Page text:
Submitted to the AFRO by Dr. Kaye Wise Whitehead
Baltimore is a small town and it is officially divided into nine geographical regions, with over 200 different neighborhoods that are as individual as they are different. I have found that the only way to get a true sense of the lifeblood of this city is to immerse yourself in the different neighborhoods, walk the streets, visit the corner stores, and talk to the people. I would argue that there are two Baltimores, one white and economically advantaged, the other Black and economically challenged—separate and unequal. This system of economic apartheid is like a virus, in that it impacts every aspect of a person’s life from air quality to life expectancy, from clean drinkable water to lack of dependable regular city services, and from literacy rates to murder rates.
We live in the richest state in the country but within Baltimore City, a predominantly Black city, white residents make almost twice as much as Black residents. Unemployment rates for young Black men are three times higher than for young White men and 61% of Black children live in low-income households that have incomes that are less than two times the poverty level. Black Baltimore is struggling. To be clear: life expectancy within Black neighborhoods, like Upton and Druid Heights, where the median income is about $13,388 a year, is only 63 years and the residents have a three times higher rate of dying from heart disease, eight times higher rate of dying from diabetes, 15 times higher rate of dying from homicide, and 20 times higher rate of dying from HIV than in Roland Park, a predominantly white neighborhood, less than five miles away, where the median income is about $90,492 and the life expectancy increases by 20 years. Two Baltimores—separate and unequal.
Last week, I hosted a Teen Summit at the Academy for College and Career Exploration, located in Hampden. After visiting so many schools in this city, I was pleasantly surprised at the building. It was clean and bright with a library, tight security protocols, smartboards, microphones, Science labs, and computers. I walked through the halls and talked to the students and teachers and what I found is that although the location and building are new, the students and the problems are not. The school was formerly housed at Lake Clifton Eastern High School, where they struggled with discipline problems, high dropout rates, violence and low test scores. According to the teachers, before the school opened in Hampden, the neighborhood rallied and worked to block it. There were community meetings held and there was a sense that this school, with these students, was not welcome or wanted in this predominantly White community. When I met with the students, they told me that they are routinely called the n-word by White residents who ride by them while they are walking to and from school. Earlier this year, there was a melee between the White residents and the Black students that resulted in the cops being called and a student being arrested. The teachers and the students are adamant that the disturbance was started by the residents and that the students were only defending themselves.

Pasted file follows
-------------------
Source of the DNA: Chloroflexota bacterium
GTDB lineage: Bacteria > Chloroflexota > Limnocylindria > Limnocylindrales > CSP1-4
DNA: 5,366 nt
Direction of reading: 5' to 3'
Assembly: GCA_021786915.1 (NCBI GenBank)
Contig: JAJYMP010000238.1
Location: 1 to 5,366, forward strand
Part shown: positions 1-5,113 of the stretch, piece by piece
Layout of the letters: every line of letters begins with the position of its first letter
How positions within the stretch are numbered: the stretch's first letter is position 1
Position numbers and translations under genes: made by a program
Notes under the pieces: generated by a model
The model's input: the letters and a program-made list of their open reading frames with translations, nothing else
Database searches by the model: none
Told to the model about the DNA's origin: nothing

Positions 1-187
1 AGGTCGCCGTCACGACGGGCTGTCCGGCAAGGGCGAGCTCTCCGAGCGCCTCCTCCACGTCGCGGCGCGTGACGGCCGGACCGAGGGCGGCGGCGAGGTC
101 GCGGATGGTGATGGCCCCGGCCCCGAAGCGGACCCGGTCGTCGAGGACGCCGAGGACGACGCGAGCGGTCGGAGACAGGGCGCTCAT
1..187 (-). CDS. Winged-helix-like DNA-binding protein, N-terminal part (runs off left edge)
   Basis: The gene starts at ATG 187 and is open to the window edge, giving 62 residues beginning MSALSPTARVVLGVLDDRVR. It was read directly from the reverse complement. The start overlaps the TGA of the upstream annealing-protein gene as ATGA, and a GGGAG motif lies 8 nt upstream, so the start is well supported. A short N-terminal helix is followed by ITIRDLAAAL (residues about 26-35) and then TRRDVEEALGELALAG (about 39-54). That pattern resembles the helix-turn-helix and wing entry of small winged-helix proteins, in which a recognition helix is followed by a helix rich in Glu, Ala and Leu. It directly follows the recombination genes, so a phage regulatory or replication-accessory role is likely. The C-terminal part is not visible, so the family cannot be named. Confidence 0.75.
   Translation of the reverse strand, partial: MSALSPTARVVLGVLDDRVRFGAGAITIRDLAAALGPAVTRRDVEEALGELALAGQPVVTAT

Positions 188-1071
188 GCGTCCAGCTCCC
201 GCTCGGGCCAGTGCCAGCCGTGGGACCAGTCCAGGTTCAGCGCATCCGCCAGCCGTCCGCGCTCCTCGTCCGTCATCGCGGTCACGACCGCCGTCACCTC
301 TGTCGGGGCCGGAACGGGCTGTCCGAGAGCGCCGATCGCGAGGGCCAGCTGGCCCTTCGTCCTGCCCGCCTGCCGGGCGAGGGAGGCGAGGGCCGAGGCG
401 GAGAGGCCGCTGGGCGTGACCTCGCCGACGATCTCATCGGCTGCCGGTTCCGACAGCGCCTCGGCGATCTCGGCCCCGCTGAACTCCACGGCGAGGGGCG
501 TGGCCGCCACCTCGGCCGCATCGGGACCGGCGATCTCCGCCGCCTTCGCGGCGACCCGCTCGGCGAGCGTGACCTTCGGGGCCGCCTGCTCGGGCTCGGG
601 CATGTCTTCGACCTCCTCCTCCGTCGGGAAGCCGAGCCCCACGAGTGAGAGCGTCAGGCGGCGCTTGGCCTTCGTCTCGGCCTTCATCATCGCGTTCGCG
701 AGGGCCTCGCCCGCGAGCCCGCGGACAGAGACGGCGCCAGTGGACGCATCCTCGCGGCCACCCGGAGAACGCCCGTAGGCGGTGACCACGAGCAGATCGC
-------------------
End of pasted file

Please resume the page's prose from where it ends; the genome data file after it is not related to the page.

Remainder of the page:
I asked the students to give me a sense of what they believe is happening at their school and in this community. “White people hate us,” Peyton, an 11th grader, shouted, “because we’re Black and they think we’re poor.” “Facts,” Amir agreed, “They hate us. Every time I go into a white neighborhood, they look at me like I don’t belong or that I’m getting ready to wreck some (stuff) up. There are two Baltimores and we live in the wrong one.” One female student jumped in, “Yep, they hate us and it’s only because we’re Black and that’s the one thing that we can’t control or change.” Ronald stood up and came over and grabbed the mic, “They don’t hate us, they’re just afraid of us. It’s not two Baltimores, it’s one city. When the Mayor makes a decision about Baltimore, it affects all of us. When they don’t pick up the trash on my block, the whole city is seen as dirty. When somebody gets killed in my hood, people think that all of Baltimore is dangerous.” It was obvious that this was a well-worn topic of discussion because everyone started sharing their stories about their experiences with racism and white supremacy and about how they are made to feel like they don’t belong in certain parts of Baltimore. Kiwan told me that they talk about it all the time, “We know that there are two Baltimores. We live in one and we go to school in the other. They don’t have to tell us we’re not welcome, we get it. We know that if they call the police, we’re going to jail even if we didn’t do or say anything. That’s just the way it is.” “It’s hard sometimes,” Peyton said, “because it feels like no matter what we do, they’re going to hate us. It’s frustrating and I don’t know,” he looked around at the class for a moment, “well, we don’t know what we can do to change it.” “Or,” Kiwan said, “if we can change it.”
Karsonya Wise Whitehead is the #blackmommyactivist and an associate professor of communication and African and African American studies at Loyola University Maryland. She is the host of “Today With Dr. Kaye” on WEAA 88.9 FM and the author of the forthcoming “Dispatches from Baltimore: The Birth of the Black Mommy Activist.” She lives in Baltimore City with her husband and their two sons.
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